Ex-cricketer admits assault on father


A prominent former cricketer has been sentenced to two years’ probation after admitting an assault on his father.

Chris Foggo, 38, a former St George’s Cup Match and Bermuda wicketkeeper-batsman, appeared for sentencing in Magistrates’ Court last Friday.

Foggo, from St George’s, pleaded guilty to charges that he “unlawfully assaulted Vernon Foggo and thereby did him bodily harm”, and that he “did physically abuse a senior” on April 29.

Cindy Clarke, prosecuting, said the defendant hit his father with a helmet.

The court heard that in a victim impact statement the elder Foggo said he had suffered a black eye, and a small cut to his nose.

The court heard that the elder Foggo’s injuries are not serious, and there are no permanent effects.

Ms Clarke submitted that a sentence of three years’ probation would be appropriate and submitted that the defendant’s name be added to the senior abuse register.

Lawyer Marc Daniels, representing Foggo, said that the matter was “an unfortunate case”. He said his client recognises that much of his challenges with his family are brought about “by reason of his drinking”.

Mr Daniels said “a heavy drinking culture underpins” the sport of cricket in Bermuda.

He added that his client no longer lives with his parents.

Mr Daniels submitted that a sentence of two years’ probation was appropriate. He said his client was willing to participate in anger management counselling.

Addressing the court, Foggo said: “I am sorry for what happened. I am deeply remorseful for it and I look forward to making amends to my family for what I have put them through.”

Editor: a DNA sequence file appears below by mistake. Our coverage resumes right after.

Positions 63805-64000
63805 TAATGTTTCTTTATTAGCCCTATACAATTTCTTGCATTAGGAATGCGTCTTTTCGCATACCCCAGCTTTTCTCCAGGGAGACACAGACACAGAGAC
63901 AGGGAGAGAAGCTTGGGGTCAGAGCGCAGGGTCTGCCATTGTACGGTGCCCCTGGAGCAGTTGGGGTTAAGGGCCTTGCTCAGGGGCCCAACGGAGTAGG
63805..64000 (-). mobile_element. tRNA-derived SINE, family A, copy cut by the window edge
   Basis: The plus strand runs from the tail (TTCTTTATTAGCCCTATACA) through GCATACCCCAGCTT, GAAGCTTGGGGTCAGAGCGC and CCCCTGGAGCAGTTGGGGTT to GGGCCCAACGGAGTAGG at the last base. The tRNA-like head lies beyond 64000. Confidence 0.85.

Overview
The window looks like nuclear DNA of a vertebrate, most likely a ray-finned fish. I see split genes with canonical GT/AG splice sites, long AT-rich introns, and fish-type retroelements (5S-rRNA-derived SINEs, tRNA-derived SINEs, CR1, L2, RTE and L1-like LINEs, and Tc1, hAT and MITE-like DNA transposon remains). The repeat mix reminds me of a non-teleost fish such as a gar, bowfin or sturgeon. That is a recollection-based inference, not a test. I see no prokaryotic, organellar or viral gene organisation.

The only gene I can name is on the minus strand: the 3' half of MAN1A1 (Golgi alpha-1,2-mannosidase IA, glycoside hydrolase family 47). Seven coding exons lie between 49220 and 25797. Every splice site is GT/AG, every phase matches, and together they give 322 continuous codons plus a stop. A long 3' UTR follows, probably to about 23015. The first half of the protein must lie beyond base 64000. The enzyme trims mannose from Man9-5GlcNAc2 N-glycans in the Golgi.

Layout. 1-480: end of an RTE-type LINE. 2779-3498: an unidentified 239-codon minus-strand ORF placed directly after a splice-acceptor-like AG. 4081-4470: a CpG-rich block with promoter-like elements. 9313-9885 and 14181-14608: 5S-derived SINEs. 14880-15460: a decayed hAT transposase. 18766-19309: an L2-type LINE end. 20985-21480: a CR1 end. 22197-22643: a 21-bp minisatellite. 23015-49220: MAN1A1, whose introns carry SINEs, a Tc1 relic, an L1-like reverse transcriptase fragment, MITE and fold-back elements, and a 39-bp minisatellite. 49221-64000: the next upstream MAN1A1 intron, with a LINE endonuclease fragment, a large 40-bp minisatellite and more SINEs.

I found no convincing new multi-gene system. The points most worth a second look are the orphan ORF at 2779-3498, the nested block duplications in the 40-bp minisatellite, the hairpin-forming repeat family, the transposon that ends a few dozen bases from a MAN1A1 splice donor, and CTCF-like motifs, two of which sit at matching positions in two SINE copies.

Sentencing, senior magistrate Juan Wolffe said he had considered Foggo’s guilty plea, the defendant’s “genuine regret and remorse”, and the contents of a social inquiry report.

Mr Wolffe said “senior abuse is always a serious matter before the courts”.

Conditions include abstaining from the use of alcohol and illicit substances, submitting to drug and alcohol testing, participating in and completing any counselling deemed necessary by the department of court services, and participating in and completing any treatment deemed necessary by the department of court services, including anger management.

The defendant’s name is to be entered into the senior abuse register.

After delivering the sentence, Mr Wolffe said to Foggo: “There is one simple solution, which is what?”

Foggo replied: “Stop drinking.”

It is The Royal Gazette’s policy not to allow comments on stories regarding court cases. As we are legally liable for any libellous or defamatory comments made on our website, this move is for our protection as well as that of our readers.

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